3. Cogent Communications Group Inc (CCOI): There have been recent insider purchases at Cogent Communications around $14 per share. On January 7th the stock closed at $13.74- less than what the insiders paid for it. After we highlighted this stock, it returned 10.4%. (more)

Chart of the Day: % Change 1970-2010

Inflation Is Here

For months now, the Federal Reserve has been worried about inflation being too low. So low, that the Fed claims it is unhealthy to the U.S. economy. When it announced its second wave of money printing (QE2) in early November 2010, the Fed said, “Longer-term inflation expectations have remained stable, but measures of underlying inflation have trended lower in recent quarters. . . . To promote a stronger pace of economic recovery and to help ensure that inflation, over time, is at levels consistent with its mandate, the Committee decided today to expand its holdings of securities.” (Click here to read the Complete Fed News release from November 2010.) That means the Fed started printing $75 billion a month, out of thin air, to finance more than half of the U.S. budget. QE2 is scheduled to end in June, but many predict it will be immediately followed by some sort of QE3.

The mainstream media is spinning the latest consumer price numbers as good news, but inflation 2011 is here. The Associated Press called inflation “tepid.” The story went onto say, “The Labor Department said Friday that consumer prices rose 0.5 percent last month, the largest increase since June 2009. Roughly 80 percent of the increase was due to higher gas prices. . . . Without food and energy costs, consumer prices only increased by 0.1 percent for the second straight month. This “core” inflation rate has gained 0.8 percent in the past year, evidence that prices are not rising too quickly.” (Click here to read the entire AP story.) It would be nice to live in a world where you don’t need food or energy, but that simply is not the case. (more)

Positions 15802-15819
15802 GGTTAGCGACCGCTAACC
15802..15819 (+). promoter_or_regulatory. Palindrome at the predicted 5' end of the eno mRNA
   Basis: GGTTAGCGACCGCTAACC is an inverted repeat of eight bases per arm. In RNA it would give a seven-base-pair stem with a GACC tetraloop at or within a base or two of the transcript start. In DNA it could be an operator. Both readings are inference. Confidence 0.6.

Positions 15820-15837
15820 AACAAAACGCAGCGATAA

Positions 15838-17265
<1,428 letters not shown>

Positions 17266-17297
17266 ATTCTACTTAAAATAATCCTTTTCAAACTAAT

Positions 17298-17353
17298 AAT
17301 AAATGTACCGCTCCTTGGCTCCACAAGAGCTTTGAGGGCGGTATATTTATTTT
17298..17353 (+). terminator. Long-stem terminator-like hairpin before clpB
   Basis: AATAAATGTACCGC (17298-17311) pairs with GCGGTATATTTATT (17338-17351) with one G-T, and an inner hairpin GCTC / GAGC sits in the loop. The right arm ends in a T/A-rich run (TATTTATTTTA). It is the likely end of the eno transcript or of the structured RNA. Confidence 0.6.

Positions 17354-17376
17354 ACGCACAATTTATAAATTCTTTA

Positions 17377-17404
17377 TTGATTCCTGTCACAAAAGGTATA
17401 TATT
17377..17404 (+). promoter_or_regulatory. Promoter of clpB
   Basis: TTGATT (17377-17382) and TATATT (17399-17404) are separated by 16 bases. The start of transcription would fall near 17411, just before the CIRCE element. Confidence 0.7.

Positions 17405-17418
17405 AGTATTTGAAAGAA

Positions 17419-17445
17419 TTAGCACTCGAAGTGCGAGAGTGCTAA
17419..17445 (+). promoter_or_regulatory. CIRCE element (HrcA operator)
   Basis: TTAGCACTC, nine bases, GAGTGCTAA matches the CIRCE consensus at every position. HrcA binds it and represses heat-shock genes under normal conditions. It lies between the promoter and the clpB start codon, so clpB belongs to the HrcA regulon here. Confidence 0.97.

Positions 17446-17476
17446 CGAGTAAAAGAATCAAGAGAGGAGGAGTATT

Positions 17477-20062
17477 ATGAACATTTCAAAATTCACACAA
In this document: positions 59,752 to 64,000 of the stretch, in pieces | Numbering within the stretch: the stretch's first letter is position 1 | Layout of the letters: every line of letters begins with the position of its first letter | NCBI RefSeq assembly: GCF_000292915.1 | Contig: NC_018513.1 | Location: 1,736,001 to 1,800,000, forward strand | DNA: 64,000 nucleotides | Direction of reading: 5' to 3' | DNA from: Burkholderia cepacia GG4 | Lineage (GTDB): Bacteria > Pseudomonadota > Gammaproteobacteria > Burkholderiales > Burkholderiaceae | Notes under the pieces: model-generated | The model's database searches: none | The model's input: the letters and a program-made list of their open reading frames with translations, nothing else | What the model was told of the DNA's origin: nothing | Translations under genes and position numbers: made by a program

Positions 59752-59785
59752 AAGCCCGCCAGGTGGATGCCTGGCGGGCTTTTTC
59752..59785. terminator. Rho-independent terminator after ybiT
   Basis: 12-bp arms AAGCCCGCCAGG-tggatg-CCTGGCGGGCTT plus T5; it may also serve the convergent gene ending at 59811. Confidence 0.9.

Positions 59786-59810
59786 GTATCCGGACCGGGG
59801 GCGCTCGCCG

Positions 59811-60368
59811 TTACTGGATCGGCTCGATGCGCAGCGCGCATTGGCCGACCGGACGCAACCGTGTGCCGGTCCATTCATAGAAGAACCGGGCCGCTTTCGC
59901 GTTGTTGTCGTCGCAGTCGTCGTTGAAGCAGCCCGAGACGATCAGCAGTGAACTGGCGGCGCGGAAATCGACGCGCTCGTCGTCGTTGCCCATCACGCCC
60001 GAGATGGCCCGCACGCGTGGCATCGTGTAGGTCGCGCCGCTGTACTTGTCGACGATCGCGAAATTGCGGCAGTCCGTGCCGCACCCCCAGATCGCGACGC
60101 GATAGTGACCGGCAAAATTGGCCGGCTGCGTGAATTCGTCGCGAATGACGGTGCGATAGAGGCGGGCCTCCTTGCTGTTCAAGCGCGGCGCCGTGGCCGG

2011 Financial Meltdown Fast Approaching

Despite the best efforts by the American mainstream financial media, the eager PR division of the United States Dollar Ponzi Scheme, to paint the rosiest of rosy pictures for blindly optimistic readers, the stubborn image of a debt-swollen jobless behemoth economy slowly toppling persists. No matter how much U.S. departmental data is primped, polished, and primed, no amount of lipstick is going to transform this fat pig into a princess.

This week's top harbinger headline points to the fact that the United States is once again bumping its fat head on the ceiling of its spectacularly stratospheric debt ceiling of $14.3 TRILLION dollars. That means an act of congress is once again necessary to lift that limit. The alternative is either a) a revaluation of the U.S. Dollar to reflect the depreciation inherent in Quantitative Sleazing as part of a debt restructuring, or b) default.

Default? Could it be?

Never, according to bright-eyed Harvard educated economists and Forexperts.

"The likelihood of a restructuring of US sovereign debt is zero," says MF global currency and fixed income analyst Jessica Hoversen. "As for a downgrade, while it's theoretically possible, it is still extraordinarily unlikely."

Well that's one opinion. (more)

How Problematic Is Oil`s Rise?